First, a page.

ad astra per alia porci


This is your life, and it’s ending one minute at a time.
October 9, 2008, 1:43 pm
Filed under: diary, the arts | Tags: ,

091008

“I can tell you frankly, 7 out of 10 lawyers here don’t like to come to work. Yet they still do. Sometimes I have trouble getting myself to work at 9am everyday.”

This was what my tutor for trial advocacy said to us today, at the end of our last session. Coincidentally, I was talking to L about how life would be after law school. Days spent in the four walls of a cubicle, agonising over every letter of a contract you are drafting, feeling happy that the font size you chose was readable and pleasing to the eyes of fat cat clients which balls you have to lick everyday.

Our tutor told us not to waste our law degrees. Try out practising for at least 2 years, just to find out what you like, and whether you can take it. Coincidentally, I was talking to L earlier as we made our way to the firm where we had our lesson about how we can say that we will try practising for a few years, but the inertia at the end of that few years will be too overwhelming to overcome for us to change things. Because of money, or family, or expectations, or sheer laziness, we will choose to live on autopilot after that first few years of practise.

This is your life, and it’s ending one minute at a time.

Coincidentally, I was reading Fight Club, for the third time over the past 2 weeks. I finished it on the train back home. I deliberately left the firm quickly after the lesson ended so as to avoid meaningless banter with my classmates. It was worth it.

I got the quote above from the book. Rather meaningful, especially within the ringing echoes of what I heard and said today. A life spent in a cubicle = a life well lived?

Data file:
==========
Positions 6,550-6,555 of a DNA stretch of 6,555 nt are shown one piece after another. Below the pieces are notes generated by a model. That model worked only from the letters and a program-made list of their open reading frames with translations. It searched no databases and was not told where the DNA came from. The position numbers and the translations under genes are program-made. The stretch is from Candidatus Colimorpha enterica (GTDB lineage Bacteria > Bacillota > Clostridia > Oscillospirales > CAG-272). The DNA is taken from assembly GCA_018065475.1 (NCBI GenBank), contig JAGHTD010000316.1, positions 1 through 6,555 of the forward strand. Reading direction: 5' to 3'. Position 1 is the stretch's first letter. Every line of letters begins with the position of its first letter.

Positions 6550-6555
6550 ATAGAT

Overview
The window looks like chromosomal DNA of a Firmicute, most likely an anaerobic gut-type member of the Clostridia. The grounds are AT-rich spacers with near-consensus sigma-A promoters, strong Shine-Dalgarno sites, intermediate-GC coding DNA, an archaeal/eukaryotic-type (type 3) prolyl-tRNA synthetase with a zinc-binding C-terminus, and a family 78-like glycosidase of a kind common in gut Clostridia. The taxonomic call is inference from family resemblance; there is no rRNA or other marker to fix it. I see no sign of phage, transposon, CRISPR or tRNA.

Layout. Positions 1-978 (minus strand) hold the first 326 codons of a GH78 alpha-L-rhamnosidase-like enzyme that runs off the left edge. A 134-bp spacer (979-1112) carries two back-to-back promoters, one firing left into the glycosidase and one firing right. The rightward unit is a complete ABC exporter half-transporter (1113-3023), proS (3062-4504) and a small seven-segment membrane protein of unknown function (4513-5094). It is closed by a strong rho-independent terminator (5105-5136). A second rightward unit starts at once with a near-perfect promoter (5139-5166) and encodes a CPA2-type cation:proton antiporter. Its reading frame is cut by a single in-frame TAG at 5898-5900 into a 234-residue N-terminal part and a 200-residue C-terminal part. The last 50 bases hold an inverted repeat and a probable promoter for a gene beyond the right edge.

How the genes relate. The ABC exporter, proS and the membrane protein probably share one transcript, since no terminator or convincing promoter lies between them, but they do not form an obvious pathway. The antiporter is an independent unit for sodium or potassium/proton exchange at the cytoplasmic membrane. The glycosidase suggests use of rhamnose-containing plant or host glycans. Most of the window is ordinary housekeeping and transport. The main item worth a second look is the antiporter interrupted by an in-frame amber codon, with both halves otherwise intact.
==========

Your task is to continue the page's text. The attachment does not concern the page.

My tutor had a ring on his hand. He is in his thirties. His skin in a yellowish-yellowish tinge, not the reddish-yellow of skin that has been exposed to at least some sun. Too much time in the office. Married, probably. Might explain why he chose to stick with practise.

You buy furniture.  You tell yourself, this is the last sofa I will ever need in my life.  Buy the sofa, then for a couple years you’re satisfied that no matter what goes wrong, at least you’ve got your sofa issue handled.  Then the right set of dishes.  Then the perfect bed.  The drapes.  The rug.  Then you’re trapped in your lovely nest, and the things you used to own, now they own you.

Another quote from the book I can relate to what I saw.

I am pretty sure: his job owned him now. His wife owned him. The stuff in the house owns him. He does not own himself. And when you don’t own yourself your life is ran by other things. This society likes shopping. Things. Things. Things. And buying and buying is our new drug. And like any good drug, it owns us after a while instead of us owning them.

And we equate such a life with perfection. A job. Cash. Married is good, married with two kids is perfect, married with three is one too many.